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PSYCHE - Tourette's

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    TOURETTES

    SYNDROME

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    Gilles de la Tourette Syndrome(TS) is one of a number of tic

    disorders No biological test Evolve in childhood Standard diagnostic criteria used

    Impairment defines the condition Diagnosis and Treatment take

    time

    TOURETTES SYNDROME

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    ANATOMY OF TOURETTE

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    The cause of TouretteSyndrome is unknown. Thebasic defect is thought tobe a biochemicalabnormality in the basalganglia of the brain.

    E T I O L O G Y

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    Genetically transmitted byautosomal dominant gene

    Patient has 50% chance of passing

    the gene to children. However,that genetic predisposition mayexpress itself as TS, as a milder ticdisorder or as obsessivecompulsive symptom with no ticsat all

    In some cases TS may not beinherited and are identified asSporadic TS. The cause in these

    instances is unknown

    TRANSMISSION

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    Onset before age 18 Multiple motor tics One or more vocal tics

    Tics evolve in a progressive pattern Symptoms wax and wane* Duration longer than one year Absence of precipitating illness Observation of tics by knowledgeable person

    *Relapsing Remitting MS. RRMS is identified by distinct periods of disease activity (relapses)followed by longer periods of disease inactivity (remission)

    DIAGNOSTIC CRITERIA

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    Chronic Motor or Vocal Tic Disorder

    Transient Tic Disorder

    Terms that may be used by doctors because theduration of the tics is less than one year

    OTHER TERMS

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    Affects BOYS 3 - 4:1 morethan GIRLS

    Involuntary with limitedcapacity to suppress

    Mean age of onset for tics 6 7 years

    Affects 2% of the generalpopulation- a conservativeestimate since it is an underdiagnosed condition

    TOURETTES SYNDROME

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    Simple

    Eye blinking

    Facial Grimacing Shoulder shrugging

    Head jerking

    Arm thrusting

    Nose twitching

    Mouth opening

    Eye rolling

    SYMPTOMS

    MOTOR TICS

    Complex

    Touching objects

    Touching or Hittingself/others

    Biting lips or arms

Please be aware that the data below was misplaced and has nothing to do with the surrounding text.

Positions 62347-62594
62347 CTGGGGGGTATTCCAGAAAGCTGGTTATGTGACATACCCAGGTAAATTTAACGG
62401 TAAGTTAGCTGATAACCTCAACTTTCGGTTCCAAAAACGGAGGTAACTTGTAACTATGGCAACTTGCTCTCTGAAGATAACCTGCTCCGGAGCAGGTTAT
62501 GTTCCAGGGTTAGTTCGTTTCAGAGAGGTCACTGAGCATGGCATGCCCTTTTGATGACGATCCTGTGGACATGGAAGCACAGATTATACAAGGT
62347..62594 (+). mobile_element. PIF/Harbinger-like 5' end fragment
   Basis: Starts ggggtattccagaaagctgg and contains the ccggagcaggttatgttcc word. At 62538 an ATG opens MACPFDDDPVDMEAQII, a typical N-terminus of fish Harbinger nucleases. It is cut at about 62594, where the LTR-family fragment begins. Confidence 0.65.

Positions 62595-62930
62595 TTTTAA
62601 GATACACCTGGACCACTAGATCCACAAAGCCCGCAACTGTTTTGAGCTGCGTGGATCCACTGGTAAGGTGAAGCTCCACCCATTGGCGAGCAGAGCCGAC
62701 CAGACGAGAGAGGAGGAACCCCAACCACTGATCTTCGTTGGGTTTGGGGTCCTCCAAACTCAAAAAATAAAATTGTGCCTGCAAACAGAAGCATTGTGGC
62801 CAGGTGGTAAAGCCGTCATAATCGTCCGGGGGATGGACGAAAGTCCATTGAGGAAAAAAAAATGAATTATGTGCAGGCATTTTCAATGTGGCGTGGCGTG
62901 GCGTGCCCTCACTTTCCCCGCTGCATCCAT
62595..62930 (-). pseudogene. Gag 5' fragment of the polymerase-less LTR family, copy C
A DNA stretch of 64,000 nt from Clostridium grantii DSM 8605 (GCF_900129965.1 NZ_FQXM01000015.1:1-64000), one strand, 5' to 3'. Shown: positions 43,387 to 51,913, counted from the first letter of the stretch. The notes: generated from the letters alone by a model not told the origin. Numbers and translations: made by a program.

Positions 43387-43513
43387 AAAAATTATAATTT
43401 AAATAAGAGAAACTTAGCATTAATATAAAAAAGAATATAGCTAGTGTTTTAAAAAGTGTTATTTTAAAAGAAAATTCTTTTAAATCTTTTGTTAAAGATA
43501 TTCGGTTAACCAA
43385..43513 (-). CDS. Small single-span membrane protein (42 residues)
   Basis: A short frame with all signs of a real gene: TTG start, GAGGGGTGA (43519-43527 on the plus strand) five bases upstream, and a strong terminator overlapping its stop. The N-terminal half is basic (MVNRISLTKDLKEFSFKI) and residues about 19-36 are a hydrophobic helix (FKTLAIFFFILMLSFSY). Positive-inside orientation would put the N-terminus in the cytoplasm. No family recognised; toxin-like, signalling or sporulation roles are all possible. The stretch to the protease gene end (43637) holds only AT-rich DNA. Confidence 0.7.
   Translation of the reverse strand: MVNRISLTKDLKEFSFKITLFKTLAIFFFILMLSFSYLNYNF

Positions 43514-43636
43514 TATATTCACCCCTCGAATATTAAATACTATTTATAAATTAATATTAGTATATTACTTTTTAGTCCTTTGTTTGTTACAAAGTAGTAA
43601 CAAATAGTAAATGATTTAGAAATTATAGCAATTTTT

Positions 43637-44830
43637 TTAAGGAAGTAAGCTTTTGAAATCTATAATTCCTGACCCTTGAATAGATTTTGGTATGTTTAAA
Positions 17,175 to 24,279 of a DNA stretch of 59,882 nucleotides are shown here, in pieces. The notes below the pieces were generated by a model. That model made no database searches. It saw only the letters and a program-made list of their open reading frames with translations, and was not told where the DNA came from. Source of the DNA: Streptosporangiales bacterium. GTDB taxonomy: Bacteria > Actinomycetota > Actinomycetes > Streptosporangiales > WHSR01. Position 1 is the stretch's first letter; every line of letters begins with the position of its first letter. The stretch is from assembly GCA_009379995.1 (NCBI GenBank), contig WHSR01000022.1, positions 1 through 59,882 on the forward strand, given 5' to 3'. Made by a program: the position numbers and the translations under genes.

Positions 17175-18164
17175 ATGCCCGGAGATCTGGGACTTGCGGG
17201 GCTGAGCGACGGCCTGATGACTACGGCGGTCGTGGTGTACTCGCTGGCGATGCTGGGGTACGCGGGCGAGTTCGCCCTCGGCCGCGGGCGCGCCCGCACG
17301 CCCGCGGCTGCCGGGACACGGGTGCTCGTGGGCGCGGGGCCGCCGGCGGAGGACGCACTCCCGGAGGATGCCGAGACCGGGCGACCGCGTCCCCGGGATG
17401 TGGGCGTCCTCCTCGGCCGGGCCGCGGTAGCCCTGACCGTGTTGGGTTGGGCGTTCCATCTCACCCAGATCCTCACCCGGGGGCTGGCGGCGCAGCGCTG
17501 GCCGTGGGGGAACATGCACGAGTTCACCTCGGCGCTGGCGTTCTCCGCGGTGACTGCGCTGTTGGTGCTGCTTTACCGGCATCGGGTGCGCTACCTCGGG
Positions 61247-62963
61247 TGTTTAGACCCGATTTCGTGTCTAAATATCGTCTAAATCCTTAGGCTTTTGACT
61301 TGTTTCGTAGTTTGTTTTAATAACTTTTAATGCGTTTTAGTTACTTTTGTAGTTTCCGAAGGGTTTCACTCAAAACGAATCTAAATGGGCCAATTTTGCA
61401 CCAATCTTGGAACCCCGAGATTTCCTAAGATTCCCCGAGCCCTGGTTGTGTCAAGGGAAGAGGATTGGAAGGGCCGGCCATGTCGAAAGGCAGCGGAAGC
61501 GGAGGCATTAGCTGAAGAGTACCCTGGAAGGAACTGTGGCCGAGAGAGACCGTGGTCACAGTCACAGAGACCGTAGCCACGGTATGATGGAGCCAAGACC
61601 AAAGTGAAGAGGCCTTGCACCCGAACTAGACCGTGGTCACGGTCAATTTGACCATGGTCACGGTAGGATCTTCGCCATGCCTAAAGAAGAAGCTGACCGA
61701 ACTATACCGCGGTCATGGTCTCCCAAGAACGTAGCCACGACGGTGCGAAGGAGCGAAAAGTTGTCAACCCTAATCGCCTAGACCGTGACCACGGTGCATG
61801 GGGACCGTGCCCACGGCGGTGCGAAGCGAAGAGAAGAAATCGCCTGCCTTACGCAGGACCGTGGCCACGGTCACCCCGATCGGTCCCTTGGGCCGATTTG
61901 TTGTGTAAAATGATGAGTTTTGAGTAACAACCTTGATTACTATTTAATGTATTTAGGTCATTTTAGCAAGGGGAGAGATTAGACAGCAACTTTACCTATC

Scratching persistently

    Twirling Foot tapping/dragging

    Jumping

    Hopping

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    SYMPTOMS

    VOCAL TICS

    Simple

    Throat clearing

    Sniffing Grunting

    Humming

    Whistling Spitting

    Squealing

    Clenching teeth

    Complex

    Stuttering

    Echolalia - Repeating ofanothers words

    Palallia - Repeatingones own words

    Copralalia - Speakingobscene word/phrases

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    Writing Disorders

    Reading Comprehension Disorders

    Math Disorders

    Visual-Motor Integration is almost always aproblem

    Processing Speed and Efficiency Difficulties

    LEARNING DISABILITIES

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    Common NANDA nursing care plansDiagnosis:

    Risk for self-directed or other-directed violence Impaired social interaction Low self-esteem

    Goal: Minimize impairment

    Maximize adaptive skills

    Most important in planning:Encourage self-esteemPrevent depression

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    Psychological Counseling

    Behavioral Therapy

    Medications

    Alternative Therapies

    Understanding and support from peers and

    adults

    TREATMENT FOR TS

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    Drugs such as pimozide

    (O

    rap) and clonidine(Catapres) are used tocontrol tics.

    MEDICA

    TIONS

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    Stress increases tics - Teach coping skills to handle stress;may need to avoid competition. Intensive involvement inenjoyable activities (sports, music) decreases tics and stressand calms.

    Waxing and waning of symptoms of comorbidities and tics -Explain to parents, peers, teachers that student has very

    limited control and that expression of tics and othersymptoms are involuntary as well as ever-changing andcoming and going

    NURSING INTERVENTIONS

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    Cognitive dulling, lethargy, seeming lack of interest,decrease in coordination - Could be due to medicationand/or depression. If worsening or severe, Inform thePhysician for reevaluation; Infrom Parents to allow extratime and attention for tutoring, studying, and testing.

    Short temper and argumentative - Provide opportunity for

    physical movement; encourage relaxation and body controltechniques as well as movement education to increase bodycontrol. Provide explanations to parents and peers.

    NURSING INTERVENTIONS

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    ADHD(ATTENTIONDEFICIT HYPERACTIVITYDISORDER)

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    Arise in early childhood.

    Onset before age seven.

    Long lasting and evident for atleast six months

    Affects 3-5% of all school agedchildren.

    3:1 boys than girls

    9:1 in clinical settings

    A

    DHD

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    ETIOLOGY

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    Primarily Inattentive Type ofSymptoms:

    Fails to give close attention to

    details or makes careless mistakes. Has difficulty sustaining attention. Does not appear to listen. Struggles to follow through oninstructions.

    Has difficulty with organization. Avoids or dislikes tasks requiringsustained mental effort. Is easily distracted. Is forgetful in daily activities.

    SYMPTOMS